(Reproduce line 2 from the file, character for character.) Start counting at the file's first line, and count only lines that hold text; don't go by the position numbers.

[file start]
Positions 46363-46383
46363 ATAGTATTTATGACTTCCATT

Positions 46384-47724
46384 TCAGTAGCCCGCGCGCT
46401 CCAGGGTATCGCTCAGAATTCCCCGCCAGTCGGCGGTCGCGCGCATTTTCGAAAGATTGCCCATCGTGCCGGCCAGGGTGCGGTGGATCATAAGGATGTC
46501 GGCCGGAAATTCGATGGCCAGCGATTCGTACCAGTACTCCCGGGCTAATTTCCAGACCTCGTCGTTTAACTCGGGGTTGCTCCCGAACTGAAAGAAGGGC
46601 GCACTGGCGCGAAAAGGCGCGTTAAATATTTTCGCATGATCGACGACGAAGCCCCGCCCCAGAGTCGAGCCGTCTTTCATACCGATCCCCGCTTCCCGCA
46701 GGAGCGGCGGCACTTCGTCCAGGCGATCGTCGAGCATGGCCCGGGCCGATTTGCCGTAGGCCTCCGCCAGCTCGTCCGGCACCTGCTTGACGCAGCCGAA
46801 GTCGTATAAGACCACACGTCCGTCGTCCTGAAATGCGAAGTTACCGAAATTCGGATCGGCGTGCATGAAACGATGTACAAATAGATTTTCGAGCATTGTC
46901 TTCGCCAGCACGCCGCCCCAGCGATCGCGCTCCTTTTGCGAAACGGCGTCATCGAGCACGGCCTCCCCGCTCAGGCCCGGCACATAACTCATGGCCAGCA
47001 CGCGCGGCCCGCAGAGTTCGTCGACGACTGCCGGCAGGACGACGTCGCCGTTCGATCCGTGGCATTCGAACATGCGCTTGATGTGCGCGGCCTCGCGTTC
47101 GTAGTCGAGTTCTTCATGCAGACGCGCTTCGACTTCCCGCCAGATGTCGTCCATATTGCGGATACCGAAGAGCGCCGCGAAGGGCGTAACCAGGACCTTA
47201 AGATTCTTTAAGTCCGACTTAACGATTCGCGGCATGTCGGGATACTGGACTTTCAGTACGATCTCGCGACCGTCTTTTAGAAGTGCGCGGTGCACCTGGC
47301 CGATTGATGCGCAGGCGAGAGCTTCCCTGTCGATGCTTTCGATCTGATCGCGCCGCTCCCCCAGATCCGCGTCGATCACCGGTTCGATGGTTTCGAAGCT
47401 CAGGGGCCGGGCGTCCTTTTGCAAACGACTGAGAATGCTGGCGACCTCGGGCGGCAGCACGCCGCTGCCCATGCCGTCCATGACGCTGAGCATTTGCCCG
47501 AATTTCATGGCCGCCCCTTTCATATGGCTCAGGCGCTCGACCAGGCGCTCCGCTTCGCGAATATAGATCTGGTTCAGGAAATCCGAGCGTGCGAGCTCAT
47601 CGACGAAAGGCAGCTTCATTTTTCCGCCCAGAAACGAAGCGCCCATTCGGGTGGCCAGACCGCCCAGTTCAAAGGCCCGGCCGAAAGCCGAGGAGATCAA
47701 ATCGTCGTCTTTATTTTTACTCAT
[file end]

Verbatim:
46363 ATAGTATTTATGACTTCCATT